Interview: Richard Holden

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Interview: Richard Holden
Credit Unsplash

The Conservative party chairman has warned that the upcoming local elections will be “much tougher” for the Tories than last time, while insisting there is “no love” for Labour among voters.

In an interview with the Local Democracy Reporting Service, party chairman Richard Holden MP said the Conservatives will be facing an uphill battle in May’s council and mayoral elections, because many of the contests were last fought during the “vaccine bounce” of 2021.

Mr Holden, who was out campaigning in Belgravia for the party’s London mayoral candidate Susan Hall, said: “We saw in these elections a few years ago, we were polling at 44 per cent nationally, with a vaccine bounce and all that sort of thing.

“It’s going to be much tougher this time for us, over that national picture, but let’s look at the individual results as they come through, because we’ve still got six weeks to go.”

According to a poll tracker by the Financial Times, Labour currently has a national lead of more than 20 points, with support at 44.1 per cent compared with the Tories at 23.4 per cent. Reform UK are in third place on 11.6 per cent, followed by the Liberal Democrats on 9.4 per cent and the Greens on 6 per cent.

Some polls are now putting national support for the Conservatives at below 20 per cent.

Asked what explains the Tories’ poor poll position, Mr Holden insisted there was “no love” for Labour mayor Sadiq Khan in London, or for opposition leader Sir Keir Starmer.

He said: “I was out in Holborn and St Pancras, in Sir Keir’s own constituency yesterday – no real love or interest in Labour [there].

“What they want to see is a united Conservative party delivering for them. We’ve started to see some big progress on that. We saw inflation numbers [this week], really down now – over two thirds since when Rishi [Sunak] came in.

“I want to see more progress, they want to see more progress, and they want to see a united party, really taking a vision to a country.

“I think we can do that over the next few months, I think we’re going to do it in the local elections this year. We’ve got a really good battle here in London and a good battle in our other mayoral and combined authority areas.”

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Asked whether many people recognised Tory candidate Ms Hall by name, Mr Holden said: “I think her name recognition is growing substantially, now as the campaign progresses into these final six weeks.

“But I think the real question that people are asking, literally everywhere I go, is ‘how can we get rid of Sadiq?’ and the clearest thing to say around that, is that the only person who can get rid of Sadiq is Susan.”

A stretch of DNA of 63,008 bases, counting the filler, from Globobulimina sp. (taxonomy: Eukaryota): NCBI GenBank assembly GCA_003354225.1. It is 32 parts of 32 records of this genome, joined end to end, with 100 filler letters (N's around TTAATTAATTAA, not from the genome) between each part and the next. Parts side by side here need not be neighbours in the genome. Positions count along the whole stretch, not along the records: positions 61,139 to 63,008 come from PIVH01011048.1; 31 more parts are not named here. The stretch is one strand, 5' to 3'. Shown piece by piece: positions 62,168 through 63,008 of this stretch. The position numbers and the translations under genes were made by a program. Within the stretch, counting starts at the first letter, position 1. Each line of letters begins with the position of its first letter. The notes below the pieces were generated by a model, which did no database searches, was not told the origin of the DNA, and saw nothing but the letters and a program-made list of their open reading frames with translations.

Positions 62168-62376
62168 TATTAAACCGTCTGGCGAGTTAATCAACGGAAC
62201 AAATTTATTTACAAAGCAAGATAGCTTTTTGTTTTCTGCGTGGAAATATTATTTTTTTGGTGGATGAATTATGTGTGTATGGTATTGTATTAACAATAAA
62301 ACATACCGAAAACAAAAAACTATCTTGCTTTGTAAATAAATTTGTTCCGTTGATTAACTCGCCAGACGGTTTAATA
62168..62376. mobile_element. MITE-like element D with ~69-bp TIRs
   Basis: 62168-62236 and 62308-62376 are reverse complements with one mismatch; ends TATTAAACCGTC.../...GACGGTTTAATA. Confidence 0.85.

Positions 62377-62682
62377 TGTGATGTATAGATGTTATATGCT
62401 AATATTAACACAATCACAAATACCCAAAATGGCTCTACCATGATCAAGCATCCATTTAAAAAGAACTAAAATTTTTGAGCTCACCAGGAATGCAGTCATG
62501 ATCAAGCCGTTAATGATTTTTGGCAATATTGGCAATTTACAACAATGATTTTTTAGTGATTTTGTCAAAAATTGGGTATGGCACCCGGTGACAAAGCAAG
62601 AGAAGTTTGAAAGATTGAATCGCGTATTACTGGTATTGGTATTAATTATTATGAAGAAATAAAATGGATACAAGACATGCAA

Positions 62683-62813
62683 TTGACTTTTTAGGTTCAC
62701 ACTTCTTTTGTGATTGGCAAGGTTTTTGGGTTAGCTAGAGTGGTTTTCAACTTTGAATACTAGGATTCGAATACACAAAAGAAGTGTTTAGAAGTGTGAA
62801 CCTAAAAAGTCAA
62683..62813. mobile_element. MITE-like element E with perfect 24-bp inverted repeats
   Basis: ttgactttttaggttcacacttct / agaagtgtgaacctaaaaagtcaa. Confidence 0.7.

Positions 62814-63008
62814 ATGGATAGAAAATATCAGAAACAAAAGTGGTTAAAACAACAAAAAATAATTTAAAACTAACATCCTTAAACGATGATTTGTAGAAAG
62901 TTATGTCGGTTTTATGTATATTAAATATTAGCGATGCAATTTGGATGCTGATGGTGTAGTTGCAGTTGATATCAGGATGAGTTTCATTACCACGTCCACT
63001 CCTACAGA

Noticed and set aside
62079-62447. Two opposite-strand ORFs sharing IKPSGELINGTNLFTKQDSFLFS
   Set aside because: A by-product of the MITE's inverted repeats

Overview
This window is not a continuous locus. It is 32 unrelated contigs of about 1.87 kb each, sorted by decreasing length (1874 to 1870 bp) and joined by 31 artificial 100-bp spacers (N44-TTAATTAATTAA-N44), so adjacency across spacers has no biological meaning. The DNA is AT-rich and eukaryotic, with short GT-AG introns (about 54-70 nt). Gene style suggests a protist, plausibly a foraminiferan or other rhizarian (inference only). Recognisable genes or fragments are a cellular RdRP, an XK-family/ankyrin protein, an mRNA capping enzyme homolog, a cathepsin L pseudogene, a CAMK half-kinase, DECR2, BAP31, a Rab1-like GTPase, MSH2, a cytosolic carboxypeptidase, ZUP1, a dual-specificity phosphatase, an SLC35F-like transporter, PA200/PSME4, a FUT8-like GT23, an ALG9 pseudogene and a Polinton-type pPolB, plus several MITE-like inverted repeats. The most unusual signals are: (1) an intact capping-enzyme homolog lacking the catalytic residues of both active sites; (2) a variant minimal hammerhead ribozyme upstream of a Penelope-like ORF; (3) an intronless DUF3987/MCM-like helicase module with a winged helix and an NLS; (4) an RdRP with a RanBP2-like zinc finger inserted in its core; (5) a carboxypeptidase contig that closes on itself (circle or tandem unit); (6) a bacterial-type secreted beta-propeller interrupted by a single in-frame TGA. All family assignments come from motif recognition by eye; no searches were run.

He added that Ms Hall is “out there listening to people every day” and would be “a superb mayor”.

According to a Savanta poll published on Friday, Ms Hall is currently on track to receive 27 per cent of the vote, compared with Mr Khan on 51 per cent.

The Conservatives hold five of the London Assembly’s 14 borough constituencies, with Mr Holden saying he hopes the party will make gains there.

He admitted however: “Some of the local government results in London have been mixed over the last few years – we’ve actually picked up some places, and not done so well in others.

“So I’m really hopeful that we can make gains in London. I really want to see us do everything we can to win, that’s why I’m out today.”

He said one important issue for voters is the capital’s night-time economy, with Londoners “just not feeling safe to go out and about”.

The party chairman recently faced a grilling from Nick Ferrari on LBC over his own future as a Tory MP. His current constituency of North West Durham is being abolished due to boundary changes, and Mr Ferrari took issue with whether Mr Holden was enthusiastic enough about attempting to stay on as an MP in a new seat after the general election.

Asked whether it was absolutely his intention to stand at the election, he said: “I hope to, absolutely. I’ll have to be selected by somewhere, but yes, fingers crossed, someone will want me somewhere – and that’s exactly what I’m fighting to get, a seat at the next election. But in the end it’s down to our local parties.”

He declined to say what seats he was hoping to be selected in, explaining: “Not all seats have been advertised yet, some people might still stand down, we’ll have to see.”

The local elections, including the London mayoral election, are taking place on May 2.

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